I recently updated my desktop with a new graphic card from nVidia – a pretty low-end GT440.
It’s actually my first nVidia card. I owned three ATI Radeon cards (Sapphire 9550, 9600Pro and HD2600XT) before. The main reason for this was, that I needed CUDA enabled card in order to be able to work on my school project (I study computer graphics). On top of that, Gnome 3 has some issues with ATI drivers and the HD2600XT is like 5 years old today. Anyway, I recently installed the nVidia CUDA SDK on Fedora 15 and I made a little howto along the way.
One of the biggest issues in with CUDA is that it officially supports only gcc of version 4.4 and earlier. That’s a bummer, especially on Fedora, where there is gcc-4.6 by default and you need to compile the older version yourself. I posted series of steps to compile gcc from sources in a separate article Multiple Versions of gcc on Fedora 15.
There is something called Developer Drivers for Linux available from the nVidia website. I don’t know what it is or how is it different from the original drivers, but I couldn’t make them work. The installation kept dying with some error with kernel headers.
Good news is, that you don’t need them. At least I was able to compile and run the CUDA SDK without installing these only with the standard nVidia proprietary driver (version 285.05.09). If you’re running them, you’re fine. In case you have the noveau open-source drivers you need to get rid of them and install the nVidia proprietary driver.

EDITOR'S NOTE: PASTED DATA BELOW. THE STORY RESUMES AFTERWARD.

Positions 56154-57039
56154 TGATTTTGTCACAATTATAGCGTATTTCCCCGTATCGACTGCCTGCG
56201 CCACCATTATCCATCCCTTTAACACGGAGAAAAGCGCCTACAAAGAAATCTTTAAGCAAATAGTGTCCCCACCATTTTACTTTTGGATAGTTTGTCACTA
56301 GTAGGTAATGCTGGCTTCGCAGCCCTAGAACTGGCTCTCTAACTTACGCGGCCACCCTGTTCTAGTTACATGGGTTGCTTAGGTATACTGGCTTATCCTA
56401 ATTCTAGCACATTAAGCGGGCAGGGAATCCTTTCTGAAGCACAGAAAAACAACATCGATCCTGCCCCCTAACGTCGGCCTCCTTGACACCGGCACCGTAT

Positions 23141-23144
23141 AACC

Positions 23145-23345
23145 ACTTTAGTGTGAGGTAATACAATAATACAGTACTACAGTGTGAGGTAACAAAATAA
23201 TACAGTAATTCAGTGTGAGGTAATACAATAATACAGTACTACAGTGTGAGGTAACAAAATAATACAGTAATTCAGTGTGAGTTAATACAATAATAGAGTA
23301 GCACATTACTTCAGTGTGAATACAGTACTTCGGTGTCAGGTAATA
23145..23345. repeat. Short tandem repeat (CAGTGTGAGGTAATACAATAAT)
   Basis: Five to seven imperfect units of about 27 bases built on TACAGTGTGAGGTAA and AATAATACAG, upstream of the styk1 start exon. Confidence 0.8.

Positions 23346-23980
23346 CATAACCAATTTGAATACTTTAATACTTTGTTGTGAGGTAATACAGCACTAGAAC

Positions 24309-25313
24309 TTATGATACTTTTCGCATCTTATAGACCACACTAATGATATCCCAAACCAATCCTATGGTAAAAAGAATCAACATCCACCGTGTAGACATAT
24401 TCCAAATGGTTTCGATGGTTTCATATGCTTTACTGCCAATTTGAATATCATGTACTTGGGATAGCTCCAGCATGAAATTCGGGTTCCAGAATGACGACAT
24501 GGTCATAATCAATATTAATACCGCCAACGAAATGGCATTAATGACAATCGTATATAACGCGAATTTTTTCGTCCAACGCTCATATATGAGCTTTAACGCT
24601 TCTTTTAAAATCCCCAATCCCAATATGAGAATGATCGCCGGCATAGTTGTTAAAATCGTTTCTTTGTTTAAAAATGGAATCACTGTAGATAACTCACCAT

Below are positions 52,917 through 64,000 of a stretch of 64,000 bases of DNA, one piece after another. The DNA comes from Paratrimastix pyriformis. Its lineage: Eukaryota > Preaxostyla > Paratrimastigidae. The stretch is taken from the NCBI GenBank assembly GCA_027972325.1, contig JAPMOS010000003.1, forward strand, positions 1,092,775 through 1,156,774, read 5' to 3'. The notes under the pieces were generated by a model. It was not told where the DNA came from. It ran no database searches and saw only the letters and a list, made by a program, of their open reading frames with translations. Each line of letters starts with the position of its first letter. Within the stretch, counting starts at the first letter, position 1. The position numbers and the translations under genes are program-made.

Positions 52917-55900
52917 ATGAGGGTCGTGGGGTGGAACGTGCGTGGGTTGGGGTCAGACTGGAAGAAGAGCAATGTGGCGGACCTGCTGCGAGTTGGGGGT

There is one little thing you need to do if you chose not to install the
developer drivers: make a symlink for
libcuda.so like this
This is pretty straight-forward. Download and run shell script from the nVidia download page. Choose what’s closest to your distro. In this case it’s Fedora 13. Fedora 15 is officially unsupported due to the lack of old gcc. But we have sorted this earlier, so it’s fine to use the F13 pack.
In case you’re prompted with question where to install the toolkit, just hit to keep the defaults.
GPU Computing SDK
Installing the SDK is as easy as the toolkit. Download and run the script from nVidia homepage. This time you won’t need root permissions, because it will install into your home folder.
Setting System Path
The tricky part is here, now you need to make sure all the libraries and
tools are present in the correct environment variables. Edit your
file and add the following:
Reopen your shell and you should be able to run the nvidia C compiler. Make sure by trying this
The last step is trying to compile all the examples in the SDK. Change to that directory and simply run make.
Everything should be working. There will be a lot of warnings during the compilation, but we just have to ignore that…